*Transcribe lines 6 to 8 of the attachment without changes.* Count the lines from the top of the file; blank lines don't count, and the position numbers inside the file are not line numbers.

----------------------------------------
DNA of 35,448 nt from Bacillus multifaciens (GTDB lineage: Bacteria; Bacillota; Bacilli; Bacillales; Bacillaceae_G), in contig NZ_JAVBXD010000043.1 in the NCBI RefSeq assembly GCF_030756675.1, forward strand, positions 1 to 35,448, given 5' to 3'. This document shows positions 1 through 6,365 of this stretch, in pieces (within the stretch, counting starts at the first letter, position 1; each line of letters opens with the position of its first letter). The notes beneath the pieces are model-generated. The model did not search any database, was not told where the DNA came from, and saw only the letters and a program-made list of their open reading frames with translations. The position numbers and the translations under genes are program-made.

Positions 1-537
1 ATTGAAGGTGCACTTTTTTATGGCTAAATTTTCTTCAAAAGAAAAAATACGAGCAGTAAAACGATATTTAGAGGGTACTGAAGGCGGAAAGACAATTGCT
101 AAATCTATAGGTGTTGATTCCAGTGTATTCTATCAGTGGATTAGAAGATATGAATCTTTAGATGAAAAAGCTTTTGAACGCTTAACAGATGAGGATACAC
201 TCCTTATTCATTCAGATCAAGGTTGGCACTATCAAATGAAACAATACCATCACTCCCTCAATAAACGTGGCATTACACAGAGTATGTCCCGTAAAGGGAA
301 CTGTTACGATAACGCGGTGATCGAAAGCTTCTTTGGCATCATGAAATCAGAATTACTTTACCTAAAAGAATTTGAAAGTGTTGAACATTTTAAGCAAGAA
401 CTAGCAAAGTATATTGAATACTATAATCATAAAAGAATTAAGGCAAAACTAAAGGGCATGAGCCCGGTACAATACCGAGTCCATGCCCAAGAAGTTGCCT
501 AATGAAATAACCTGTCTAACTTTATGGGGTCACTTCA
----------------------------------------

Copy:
301 CTGTTACGATAACGCGGTGATCGAAAGCTTCTTTGGCATCATGAAATCAGAATTACTTTACCTAAAAGAATTTGAAAGTGTTGAACATTTTAAGCAAGAA
401 CTAGCAAAGTATATTGAATACTATAATCATAAAAGAATTAAGGCAAAACTAAAGGGCATGAGCCCGGTACAATACCGAGTCCATGCCCAAGAAGTTGCCT
501 AATGAAATAACCTGTCTAACTTTATGGGGTCACTTCA